|Subject: US Senators urge UN presence in E Timor
Date: Wed, 06 Jan 1999 10:05:39 -0500
From: "John M. Miller" <firstname.lastname@example.org>
United States Senate WASHINGTON. 20510
January 4, 1999
Ms. Madeleine K. Albright Secretary of State Department of State 2201 C Street, N.W. Washington, D.C. 20520
Dear Secretary Albright:
As the new year begins, we ask that you review U.S. policy toward East Timor. Specifically, we ask you to continue to encourage the negotiations being conducted under the auspices of the United Nations and ask that you support the placement of a permanent U.N.-delegation in East Timor.
We applaud your recent written statement in support of the U.N.-led talks and your willingness to encourage Indonesia to implement agreed confidence-building measures, particularly its pledge to reduce the number of troops in East Timor. We also commend your call for the release of individuals Imprisoned for their political beliefs. including Xanana Gusmao. We would welcome additional public statements of this kind.
Last May, when President Suharto resigned after 32 years as President of Indonesia, the U.S. Senate, like the rest of the world, watched in anticipation of fundamental change in Indonesia. In June. the Senate passed a resolution, cosponsored by a bipartisan group of Senators, urging President Clinton to encourage the new leadership of Indonesia to, among other things, institute democratic and economic reforms as well as to promote and protect the human rights and fundamental freedoms of the people of East Timor.
In his first weeks in office, President Habibie appeared willing to Institute real reform, as demonstrated by Indonesian participation in the UN initiative led by the Secretary General's Personal Representative Jamsheed Marker. The Indonesian and Portuguese Foreign Ministers agreed on several interim steps leading toward a resolution of the East Timor situation. In addition, they anticipated soon reaching an agreement on "wide ranging autonomy" for East Timor.
Despite these important commitments. recent events indicate that very little is changing on the ground in East Timer. There are several reports that the number Of Indonesian troops in East Timor. which is supposed to be reduced, may actually be increasing. In addition, there have been reports of violence in the area of Alas, where a reaction by the Indonesian military to an attack on a military post forced dozens of families to flee their villages and seek refuge in churches. As many as forty civilians are reported to have been killed. although international agencies have been unable to confirm the total number. These events forced Portugal to temporarily suspend the U.N. talks, and although the talks have resumed, confidence in the process was severely shaken.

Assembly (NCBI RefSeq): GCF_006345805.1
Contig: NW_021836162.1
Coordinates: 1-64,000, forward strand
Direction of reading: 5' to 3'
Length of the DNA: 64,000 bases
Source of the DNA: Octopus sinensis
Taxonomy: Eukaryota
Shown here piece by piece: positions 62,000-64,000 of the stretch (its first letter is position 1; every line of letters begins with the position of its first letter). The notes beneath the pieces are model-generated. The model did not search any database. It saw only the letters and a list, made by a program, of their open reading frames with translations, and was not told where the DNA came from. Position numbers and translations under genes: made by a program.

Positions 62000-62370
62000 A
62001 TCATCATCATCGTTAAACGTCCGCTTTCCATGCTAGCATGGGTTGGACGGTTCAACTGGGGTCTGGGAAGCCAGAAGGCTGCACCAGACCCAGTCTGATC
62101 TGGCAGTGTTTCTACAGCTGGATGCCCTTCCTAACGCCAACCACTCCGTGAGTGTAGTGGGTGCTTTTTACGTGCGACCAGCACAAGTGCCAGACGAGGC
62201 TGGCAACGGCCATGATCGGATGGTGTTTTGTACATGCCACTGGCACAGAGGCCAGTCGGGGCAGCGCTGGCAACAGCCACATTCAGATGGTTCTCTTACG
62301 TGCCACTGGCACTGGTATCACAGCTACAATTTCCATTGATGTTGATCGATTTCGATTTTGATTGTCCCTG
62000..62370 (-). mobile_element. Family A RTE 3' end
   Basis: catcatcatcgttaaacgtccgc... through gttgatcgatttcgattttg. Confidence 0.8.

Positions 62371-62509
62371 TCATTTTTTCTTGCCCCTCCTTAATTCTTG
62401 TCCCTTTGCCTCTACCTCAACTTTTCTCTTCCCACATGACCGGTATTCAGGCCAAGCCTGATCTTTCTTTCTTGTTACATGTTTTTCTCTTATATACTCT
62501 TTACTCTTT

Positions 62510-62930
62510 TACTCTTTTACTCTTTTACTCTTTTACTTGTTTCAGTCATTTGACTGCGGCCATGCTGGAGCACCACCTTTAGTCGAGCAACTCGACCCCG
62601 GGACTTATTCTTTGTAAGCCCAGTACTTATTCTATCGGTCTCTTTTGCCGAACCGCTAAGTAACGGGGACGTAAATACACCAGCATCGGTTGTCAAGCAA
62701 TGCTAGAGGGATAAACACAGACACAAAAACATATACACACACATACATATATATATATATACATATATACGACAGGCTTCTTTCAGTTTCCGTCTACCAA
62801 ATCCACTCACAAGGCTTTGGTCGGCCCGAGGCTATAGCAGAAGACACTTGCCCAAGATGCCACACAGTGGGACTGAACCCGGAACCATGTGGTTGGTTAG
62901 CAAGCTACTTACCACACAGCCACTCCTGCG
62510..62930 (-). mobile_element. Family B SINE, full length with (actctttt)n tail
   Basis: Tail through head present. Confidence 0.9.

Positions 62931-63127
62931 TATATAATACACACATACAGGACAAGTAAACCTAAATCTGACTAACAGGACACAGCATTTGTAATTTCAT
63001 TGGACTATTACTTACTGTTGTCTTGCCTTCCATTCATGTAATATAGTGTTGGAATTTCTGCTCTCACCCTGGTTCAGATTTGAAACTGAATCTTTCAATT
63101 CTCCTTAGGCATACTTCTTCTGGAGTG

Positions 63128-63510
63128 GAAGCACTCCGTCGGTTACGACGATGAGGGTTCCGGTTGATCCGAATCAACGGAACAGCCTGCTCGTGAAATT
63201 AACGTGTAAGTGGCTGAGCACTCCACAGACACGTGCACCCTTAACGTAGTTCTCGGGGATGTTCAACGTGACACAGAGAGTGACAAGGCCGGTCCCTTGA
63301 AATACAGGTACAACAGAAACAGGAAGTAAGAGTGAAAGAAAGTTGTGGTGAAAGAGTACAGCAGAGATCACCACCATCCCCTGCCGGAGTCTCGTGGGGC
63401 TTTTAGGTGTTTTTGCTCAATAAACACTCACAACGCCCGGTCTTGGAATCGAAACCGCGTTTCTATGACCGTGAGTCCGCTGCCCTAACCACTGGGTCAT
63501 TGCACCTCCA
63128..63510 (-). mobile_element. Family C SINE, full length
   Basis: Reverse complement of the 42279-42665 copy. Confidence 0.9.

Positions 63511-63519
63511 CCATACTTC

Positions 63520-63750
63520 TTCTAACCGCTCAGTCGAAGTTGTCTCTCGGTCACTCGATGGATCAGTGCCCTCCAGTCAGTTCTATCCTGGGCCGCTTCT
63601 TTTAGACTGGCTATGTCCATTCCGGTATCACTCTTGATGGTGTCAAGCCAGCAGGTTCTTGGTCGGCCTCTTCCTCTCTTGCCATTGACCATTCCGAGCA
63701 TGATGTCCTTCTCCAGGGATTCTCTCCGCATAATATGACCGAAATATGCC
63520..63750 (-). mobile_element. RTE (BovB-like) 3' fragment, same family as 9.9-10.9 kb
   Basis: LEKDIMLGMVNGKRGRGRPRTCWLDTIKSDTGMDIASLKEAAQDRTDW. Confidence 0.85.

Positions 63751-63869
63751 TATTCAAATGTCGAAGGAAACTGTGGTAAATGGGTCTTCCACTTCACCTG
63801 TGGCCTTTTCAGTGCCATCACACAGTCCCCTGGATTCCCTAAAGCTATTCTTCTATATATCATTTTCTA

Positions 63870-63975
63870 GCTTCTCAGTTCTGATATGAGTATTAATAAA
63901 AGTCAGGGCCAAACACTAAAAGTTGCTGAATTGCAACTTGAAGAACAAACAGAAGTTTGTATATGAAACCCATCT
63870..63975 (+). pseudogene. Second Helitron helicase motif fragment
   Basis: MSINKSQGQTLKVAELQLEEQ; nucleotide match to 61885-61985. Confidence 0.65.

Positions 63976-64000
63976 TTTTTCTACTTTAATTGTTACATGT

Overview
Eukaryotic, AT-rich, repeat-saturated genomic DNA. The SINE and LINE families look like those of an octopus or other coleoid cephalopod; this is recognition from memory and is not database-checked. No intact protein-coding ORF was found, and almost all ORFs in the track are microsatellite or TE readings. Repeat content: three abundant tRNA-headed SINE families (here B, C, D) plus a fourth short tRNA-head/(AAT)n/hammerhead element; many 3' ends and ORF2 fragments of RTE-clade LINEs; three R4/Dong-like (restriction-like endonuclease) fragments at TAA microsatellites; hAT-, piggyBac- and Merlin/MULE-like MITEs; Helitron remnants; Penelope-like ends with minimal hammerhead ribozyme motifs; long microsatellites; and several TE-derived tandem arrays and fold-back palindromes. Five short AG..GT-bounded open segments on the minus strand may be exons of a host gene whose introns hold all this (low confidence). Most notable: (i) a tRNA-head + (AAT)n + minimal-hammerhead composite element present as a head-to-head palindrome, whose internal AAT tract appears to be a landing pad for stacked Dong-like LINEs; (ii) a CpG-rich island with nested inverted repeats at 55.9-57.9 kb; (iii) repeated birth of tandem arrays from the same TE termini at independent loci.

Negotiations between Indonesia and Portugal Over the future of East Timor are at a delicate stage. The sides seem ready to make a real commitment to resolving a situation which has taken far too many lives over the past twenty years. However, we will not find true peace if the two sides do not trust each other.
Portugal has called on UN Secretary-General Kofi Annan to send a permanent United Nations delegation to East Timor to prevent further civilian casualties. We believe such a permanent presence would inject an honest agent into the process and help to neutralize distrust and accusations on both sides.
We should not squander a real opportunity for peace, and we hope that you would seriously consider this request.
Jack Reed (D-RI)